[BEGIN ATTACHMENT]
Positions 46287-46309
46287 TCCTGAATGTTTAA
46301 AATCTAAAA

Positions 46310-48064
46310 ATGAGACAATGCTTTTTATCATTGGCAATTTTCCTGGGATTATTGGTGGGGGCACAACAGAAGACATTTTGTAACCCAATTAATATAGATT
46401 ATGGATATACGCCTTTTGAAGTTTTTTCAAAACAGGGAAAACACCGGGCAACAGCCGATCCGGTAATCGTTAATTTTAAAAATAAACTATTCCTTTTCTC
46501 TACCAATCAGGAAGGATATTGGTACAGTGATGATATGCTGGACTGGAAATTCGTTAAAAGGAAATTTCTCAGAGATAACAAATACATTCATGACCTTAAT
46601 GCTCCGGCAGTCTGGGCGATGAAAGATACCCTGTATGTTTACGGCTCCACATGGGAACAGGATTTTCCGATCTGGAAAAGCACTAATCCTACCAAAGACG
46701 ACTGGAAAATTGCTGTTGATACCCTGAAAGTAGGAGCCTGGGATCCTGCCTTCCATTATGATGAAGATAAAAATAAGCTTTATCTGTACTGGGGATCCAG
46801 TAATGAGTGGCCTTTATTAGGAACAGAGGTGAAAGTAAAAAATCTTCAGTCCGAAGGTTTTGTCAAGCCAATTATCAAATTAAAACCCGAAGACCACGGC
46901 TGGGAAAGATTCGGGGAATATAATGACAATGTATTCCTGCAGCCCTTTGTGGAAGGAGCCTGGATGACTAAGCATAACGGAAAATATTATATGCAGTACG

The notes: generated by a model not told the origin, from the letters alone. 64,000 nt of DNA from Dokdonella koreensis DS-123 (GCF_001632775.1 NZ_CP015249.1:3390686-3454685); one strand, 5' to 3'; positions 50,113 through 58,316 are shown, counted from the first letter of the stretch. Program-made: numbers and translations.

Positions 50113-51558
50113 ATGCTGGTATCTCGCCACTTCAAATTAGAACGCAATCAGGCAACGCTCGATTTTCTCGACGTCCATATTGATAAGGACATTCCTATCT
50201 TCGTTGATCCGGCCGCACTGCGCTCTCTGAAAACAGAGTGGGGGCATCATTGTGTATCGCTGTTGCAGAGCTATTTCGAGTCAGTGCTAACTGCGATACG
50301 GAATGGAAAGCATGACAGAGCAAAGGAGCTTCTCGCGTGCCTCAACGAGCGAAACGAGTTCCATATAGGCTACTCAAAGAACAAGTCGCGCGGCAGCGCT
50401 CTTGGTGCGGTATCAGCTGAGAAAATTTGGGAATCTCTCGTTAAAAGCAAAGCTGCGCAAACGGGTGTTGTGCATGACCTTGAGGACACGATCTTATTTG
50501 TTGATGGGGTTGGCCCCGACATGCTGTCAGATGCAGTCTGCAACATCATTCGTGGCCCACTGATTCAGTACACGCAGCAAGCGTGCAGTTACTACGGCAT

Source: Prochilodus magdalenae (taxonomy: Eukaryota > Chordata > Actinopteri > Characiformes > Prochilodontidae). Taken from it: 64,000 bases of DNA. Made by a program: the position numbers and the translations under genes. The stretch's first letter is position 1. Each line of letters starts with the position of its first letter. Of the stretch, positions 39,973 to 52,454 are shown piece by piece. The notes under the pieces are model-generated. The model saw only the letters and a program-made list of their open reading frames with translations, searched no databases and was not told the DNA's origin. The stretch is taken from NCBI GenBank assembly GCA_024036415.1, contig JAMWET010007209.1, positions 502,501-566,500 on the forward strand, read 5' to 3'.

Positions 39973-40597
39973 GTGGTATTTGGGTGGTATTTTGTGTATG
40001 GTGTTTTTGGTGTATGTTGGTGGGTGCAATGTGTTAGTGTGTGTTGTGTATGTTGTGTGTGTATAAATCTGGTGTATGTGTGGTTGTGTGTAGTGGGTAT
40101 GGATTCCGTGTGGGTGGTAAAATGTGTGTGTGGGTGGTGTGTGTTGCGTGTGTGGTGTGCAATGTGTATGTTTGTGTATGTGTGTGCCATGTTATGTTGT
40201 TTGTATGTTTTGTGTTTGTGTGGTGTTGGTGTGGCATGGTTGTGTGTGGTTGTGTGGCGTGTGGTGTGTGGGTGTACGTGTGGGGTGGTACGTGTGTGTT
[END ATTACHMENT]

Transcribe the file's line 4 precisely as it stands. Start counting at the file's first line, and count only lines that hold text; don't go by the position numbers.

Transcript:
Positions 46310-48064